An employee life cycle model is the journey that an individual experiences during their employment at a company.
What is the Employee Life Cycle Model?
The employee life cycle model encompasses all the stages that a staff member of a company experiences throughout their employment. This entails from when they are aware of an organization to when they are hired to when they leave. Businesses will map out their employee journey to visualize how their team members engage with the company.
Also known as ELC, the model provides valuable insight into how the organization can improve its recruitment strategy and decrease high turnover rates. The employee life cycle can also highlight best practices that employers can implement to retain their staff members and build a high-performing workplace environment. Other advantages of understanding the employee life cycle model are improving company reputation, effective resource allocation, and minimize hiring costs.
6 Stages of the Employee Life Cycle Model
Organizations may have unique employee life cycles, depending on their structure and workforce management. However, there are 6 core stages that all models encompass. In detail, they include the following.
The employee journey begins with attracting top talent to an organization. Business owners need to establish a positive and valuable employer brand to entice motivated and skilled applicants. Some ways to do so include the following.
Boost brand awareness - Leaders of the organization can attend industry conferences and job fairs to build their brand and showcase why they are a great place for employees to work.
Create a company culture - A company culture that values the needs of employees and is in tune with current events and trends will attract top talent.
Offer competitive salaries and benefits - People want to work with a company that fairly and competitively compensates their employees.
After the attraction stage, organizations can begin recruiting employees to join the business. Generally, this step occurs when there is a vacant role in the company or when a new position is established. It is important that hiring managers are diligent in finding the person that has the skills and experiences that most align with the job. Best practices for an effective recruitment process include the following.
Ask for employee referrals - Current employees and business leaders may have insight as to who are top members of the industry and who would work well within the company.
Utilize social media - Companies can recruit applicants via social media platforms, such as LinkedIn and Twitter.
Ensure specificity - When drafting job listings during the recruitment process, hiring managers should create comprehensive descriptions detailing necessary responsibilities and skills. This will help the team source talented and well-aligned individuals.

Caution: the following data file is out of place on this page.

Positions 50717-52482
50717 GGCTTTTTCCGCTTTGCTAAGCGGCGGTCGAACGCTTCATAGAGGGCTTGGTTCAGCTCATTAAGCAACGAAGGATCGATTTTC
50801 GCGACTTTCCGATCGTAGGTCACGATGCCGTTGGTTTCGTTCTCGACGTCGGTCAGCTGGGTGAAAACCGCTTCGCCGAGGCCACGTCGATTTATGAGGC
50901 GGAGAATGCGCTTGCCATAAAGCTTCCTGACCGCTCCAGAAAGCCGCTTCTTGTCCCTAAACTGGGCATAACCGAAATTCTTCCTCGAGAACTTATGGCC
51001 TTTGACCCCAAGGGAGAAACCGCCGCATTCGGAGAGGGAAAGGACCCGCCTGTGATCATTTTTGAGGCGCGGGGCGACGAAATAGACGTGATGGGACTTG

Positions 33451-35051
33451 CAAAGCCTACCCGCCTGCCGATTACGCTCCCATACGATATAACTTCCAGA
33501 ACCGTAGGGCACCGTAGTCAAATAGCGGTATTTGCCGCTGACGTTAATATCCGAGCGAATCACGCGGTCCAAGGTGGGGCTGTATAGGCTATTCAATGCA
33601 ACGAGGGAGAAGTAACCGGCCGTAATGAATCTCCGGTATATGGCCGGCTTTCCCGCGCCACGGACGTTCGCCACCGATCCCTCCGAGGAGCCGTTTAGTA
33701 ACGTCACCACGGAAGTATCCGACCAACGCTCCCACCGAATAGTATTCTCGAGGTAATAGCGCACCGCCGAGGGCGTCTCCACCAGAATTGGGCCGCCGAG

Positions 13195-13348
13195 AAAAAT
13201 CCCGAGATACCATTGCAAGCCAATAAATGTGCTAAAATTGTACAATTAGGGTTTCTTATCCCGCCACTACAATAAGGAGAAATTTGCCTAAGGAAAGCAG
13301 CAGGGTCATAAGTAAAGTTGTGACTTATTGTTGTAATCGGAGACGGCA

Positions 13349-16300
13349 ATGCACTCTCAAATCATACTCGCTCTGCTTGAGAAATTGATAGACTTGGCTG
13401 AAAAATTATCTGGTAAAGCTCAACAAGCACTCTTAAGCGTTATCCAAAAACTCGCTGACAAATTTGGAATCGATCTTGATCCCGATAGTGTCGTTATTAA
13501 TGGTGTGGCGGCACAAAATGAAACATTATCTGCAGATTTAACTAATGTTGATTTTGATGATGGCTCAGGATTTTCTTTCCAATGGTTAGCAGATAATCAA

The onboarding process of the employee journey is when an individual is recruited onto the team and human resources help them get adjusted to the workplace environment. Generally, the new employee will receive training material, attend workshop sessions, and meet with employees at the company. This allows them to become familiar with the skills, behaviors, and expectations they need to meet in order to work seamlessly and productively.
After the onboarding process, the fourth stage of the employee life cycle model is employee professional development. During this phase, employers must help their staff members build their skills and identify career path goals. Some best practices that business managers can provide their employees include the following.
Encourage learning - Companies can have skills workshops, seminars, or tuition funding to motivate employees to further their education.
Plan with employees - Human resources can have one-on-one meetings with their staff members to help them identify their key skills and expertise. Together, they can then plan out how the employee can further develop those skills.
Reward employees - Organizations should reward staff members who are using their personal time to develop professionally and personally. This will show that the company acknowledges and appreciates the effort.
The retention stage is when companies focus their time and resources on keeping their high-performing employees. A common retention strategy is ensuring employees are happy in the company by building a supportive company culture. Other ways to retain employees include boosting employee engagement, training managers, asking for feedback, incentivizing good work, and having open communication.
The last stage of the employee life cycle is separation, which is when a staff member exits the company. This is oftentimes due to retirement, new employment opportunities, or personal reasons. Organizations need to make sure that employee separations are fair and smooth, regardless of the cause of their leave. Various separation processes include conducting exit interviews, assisting current teams with the transition, and remaining positive.
Key Takeaways for Employee Life Cycle Model
The employee life cycle model refers to the journey an employee goes through during their employment at a company.
Also known as ELC, the model provides insight into how an employee engages with an organization.
Managers that understand their employee journey will be able to improve employee retention and cut costs.
The six stages of the employee life cycle model include attraction, recruitment, onboarding, development, retention, and separation.